Wed May 13, 2015
Energy Nation

Wyoming's Oil Rush Sparked A Different Boom, One Of Diversity

Ivan Pettigrew (left) helped his stepson, Ray Stewart (right), get his first job when he moved to Wyoming from Louisiana in 2010.
Leigh Paterson Inside Energy

Over the last few years, Wyoming's African-American population has grown fast. According to U.S. Census data, between 2010 and 2013, the number of black residents more than doubled – from 4,389 to 9,182. In some counties, especially those with a lot of energy development or tourism, that increase was big, anywhere from 300-800 percent. Other rural Western states, all with unemployment rates well below the national average, are experiencing a similar trend.

"Wyoming's population growth and decline, it is mostly driven by employment," said Wenlin Liu, principal economist with Wyoming's Economic Analysis Division. "We are different from Arizona or Florida. People go there to retire. Most people really come to Wyoming for employment purposes. That's why during the boom, they move here."

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Mon April 27, 2015

Opening Statements To Begin Monday In Colorado Theater Shooting Trial

Originally published on Tue April 28, 2015 4:39 am

An artist's sketch of Colorado theater shooting suspect James Holmes, from an April 2013 court appearance.
Bill Robles Reuters/Landov

It's been nearly three years since 12 people were killed in Aurora, Colo., at a midnight premier of the Batman movie The Dark Knight Rises.

James Holmes' legal team admits he was behind the massacre, but there are two key questions: Was he insane, and should he be put to death?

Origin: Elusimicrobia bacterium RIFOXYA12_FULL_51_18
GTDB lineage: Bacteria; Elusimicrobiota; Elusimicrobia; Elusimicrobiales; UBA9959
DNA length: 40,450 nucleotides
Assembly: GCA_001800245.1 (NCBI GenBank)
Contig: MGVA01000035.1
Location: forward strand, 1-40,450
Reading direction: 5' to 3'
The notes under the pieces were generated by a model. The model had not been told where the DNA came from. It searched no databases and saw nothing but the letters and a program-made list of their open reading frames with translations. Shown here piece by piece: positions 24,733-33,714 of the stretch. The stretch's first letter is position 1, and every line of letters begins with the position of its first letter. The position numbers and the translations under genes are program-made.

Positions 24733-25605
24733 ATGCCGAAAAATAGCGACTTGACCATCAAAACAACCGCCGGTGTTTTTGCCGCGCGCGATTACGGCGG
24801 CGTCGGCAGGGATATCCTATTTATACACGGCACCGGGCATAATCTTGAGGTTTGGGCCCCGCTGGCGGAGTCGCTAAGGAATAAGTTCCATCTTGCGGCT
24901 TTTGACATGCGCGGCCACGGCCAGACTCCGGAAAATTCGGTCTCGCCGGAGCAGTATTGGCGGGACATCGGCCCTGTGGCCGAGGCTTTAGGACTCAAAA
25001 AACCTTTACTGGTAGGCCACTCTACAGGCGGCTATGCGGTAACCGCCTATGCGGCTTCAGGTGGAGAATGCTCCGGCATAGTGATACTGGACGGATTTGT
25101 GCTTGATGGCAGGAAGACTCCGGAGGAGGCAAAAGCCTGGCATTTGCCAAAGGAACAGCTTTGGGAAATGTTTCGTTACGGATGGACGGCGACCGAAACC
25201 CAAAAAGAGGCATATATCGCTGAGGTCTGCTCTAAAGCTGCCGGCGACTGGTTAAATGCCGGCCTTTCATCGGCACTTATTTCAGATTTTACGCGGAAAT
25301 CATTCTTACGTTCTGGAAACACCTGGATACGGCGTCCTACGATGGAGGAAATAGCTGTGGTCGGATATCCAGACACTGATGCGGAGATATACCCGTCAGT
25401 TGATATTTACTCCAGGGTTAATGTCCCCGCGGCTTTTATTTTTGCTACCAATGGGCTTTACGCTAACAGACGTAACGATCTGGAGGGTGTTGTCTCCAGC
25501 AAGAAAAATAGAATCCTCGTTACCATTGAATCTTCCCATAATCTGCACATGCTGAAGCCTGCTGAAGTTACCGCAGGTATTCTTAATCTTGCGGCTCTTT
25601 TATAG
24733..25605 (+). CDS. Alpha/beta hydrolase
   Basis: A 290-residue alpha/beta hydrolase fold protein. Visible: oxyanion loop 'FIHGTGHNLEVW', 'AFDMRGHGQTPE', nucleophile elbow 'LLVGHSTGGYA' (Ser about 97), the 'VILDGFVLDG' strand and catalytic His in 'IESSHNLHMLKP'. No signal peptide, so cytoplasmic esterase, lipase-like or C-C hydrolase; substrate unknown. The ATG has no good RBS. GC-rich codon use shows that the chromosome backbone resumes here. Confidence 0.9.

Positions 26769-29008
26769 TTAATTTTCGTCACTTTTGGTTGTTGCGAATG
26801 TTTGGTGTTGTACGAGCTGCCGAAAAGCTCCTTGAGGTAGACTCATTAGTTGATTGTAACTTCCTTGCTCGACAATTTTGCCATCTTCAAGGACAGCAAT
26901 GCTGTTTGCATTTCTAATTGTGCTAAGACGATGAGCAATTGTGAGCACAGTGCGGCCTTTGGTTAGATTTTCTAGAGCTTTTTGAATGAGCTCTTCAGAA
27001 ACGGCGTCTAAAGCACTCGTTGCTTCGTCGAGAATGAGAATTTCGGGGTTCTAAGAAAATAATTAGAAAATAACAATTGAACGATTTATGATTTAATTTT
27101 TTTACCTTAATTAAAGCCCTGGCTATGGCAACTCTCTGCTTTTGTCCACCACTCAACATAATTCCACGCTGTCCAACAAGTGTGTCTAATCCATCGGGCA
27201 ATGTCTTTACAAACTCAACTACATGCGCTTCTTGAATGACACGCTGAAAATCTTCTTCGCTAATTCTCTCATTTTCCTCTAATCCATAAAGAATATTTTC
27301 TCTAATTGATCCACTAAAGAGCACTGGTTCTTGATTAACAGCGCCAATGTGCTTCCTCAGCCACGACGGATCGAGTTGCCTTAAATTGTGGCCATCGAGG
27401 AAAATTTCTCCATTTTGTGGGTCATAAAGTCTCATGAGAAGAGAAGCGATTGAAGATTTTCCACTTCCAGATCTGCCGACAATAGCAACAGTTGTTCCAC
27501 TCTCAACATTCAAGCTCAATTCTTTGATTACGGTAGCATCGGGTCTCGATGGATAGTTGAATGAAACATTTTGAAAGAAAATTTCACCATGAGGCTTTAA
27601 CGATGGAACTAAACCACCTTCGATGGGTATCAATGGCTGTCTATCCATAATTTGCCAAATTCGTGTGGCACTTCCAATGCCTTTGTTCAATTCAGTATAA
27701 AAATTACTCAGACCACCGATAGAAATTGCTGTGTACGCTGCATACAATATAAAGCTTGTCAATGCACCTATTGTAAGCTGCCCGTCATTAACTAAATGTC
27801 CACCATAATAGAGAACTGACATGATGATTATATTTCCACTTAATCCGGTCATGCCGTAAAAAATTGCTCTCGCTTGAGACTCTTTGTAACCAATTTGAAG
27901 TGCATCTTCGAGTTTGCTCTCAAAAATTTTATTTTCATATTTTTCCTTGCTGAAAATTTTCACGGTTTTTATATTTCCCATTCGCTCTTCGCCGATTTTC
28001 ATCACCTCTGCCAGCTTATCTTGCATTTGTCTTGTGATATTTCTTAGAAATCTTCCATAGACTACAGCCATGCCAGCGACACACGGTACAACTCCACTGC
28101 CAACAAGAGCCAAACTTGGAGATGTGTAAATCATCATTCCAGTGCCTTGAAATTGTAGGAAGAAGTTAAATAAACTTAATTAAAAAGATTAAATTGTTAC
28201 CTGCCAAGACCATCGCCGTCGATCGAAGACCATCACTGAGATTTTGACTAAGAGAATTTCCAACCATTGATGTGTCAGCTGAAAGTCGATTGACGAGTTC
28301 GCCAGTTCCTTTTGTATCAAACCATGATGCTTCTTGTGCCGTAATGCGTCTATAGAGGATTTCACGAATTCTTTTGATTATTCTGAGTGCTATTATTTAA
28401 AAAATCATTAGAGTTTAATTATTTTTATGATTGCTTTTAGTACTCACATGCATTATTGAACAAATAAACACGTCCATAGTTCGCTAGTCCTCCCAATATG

Tom Teves says his son Alex made a split-second decision to shield his girlfriend when the gunman stormed the theater and began firing into the crowd.

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Thu April 23, 2015
Around the Nation

Oklahomans Feel Way More Earthquakes Than Californians; Now They Know Why

Originally published on Thu April 23, 2015 12:25 pm

Austin Holland, research seismologist at the Oklahoma Geological Survey, gestures to a chart of Oklahoma earthquakes in June 2014 as he talks about recent earthquake activity at his offices at the University of Oklahoma in Norman, Okla. The state had three times as many earthquakes as California last year.
Sue Ogrocki AP

A magnitude-3.0 earthquake is small, but most people can feel it. Historically, Oklahoma got less than two of those a year, but in 2013 it became two a week.

It's only gotten more active since then — last year, the state had three times as many earthquakes as in the entire seismically active state of California.

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Sun April 19, 2015

'This Is Going To Be Too Hard': Keeping Kids From Using Pot

Originally published on Sun April 19, 2015 9:00 am

Christopher Furlong Getty Images

Public perceptions of marijuana have come a long way. Once a symbol of the counterculture, pot has become part of the culture.

In Colorado, it's part of everyday culture.

Colorado has allowed medical marijuana since 2001, but voters amended the state constitution in 2012 to allow private marijuana consumption for adults aged 21 or older. The first-ever stores to sell state-regulated recreational pot opened their doors on Jan. 1, 2014.

The law has raised serious concerns for parents and those working with kids to keep young people away from drugs.

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Sun April 12, 2015

Better Than 'Survivor': Wild Drama Hooks Viewers On Nest Web Cams

Originally published on Mon April 13, 2015 8:37 am

One of the two female ospreys that scuffled over the male on the Boulder County, Colo., nest web cam.
Boulder County

Fans of Boulder County's osprey nest cam saw a bit of drama last season.

Two females and a male were living in the nest, when a third female arrived and kicked the original female out. Observers said she bonded with the male.

"People called it ... the 'home-wrecker osprey,' " says Nik Brockman, Boulder County's web specialist.

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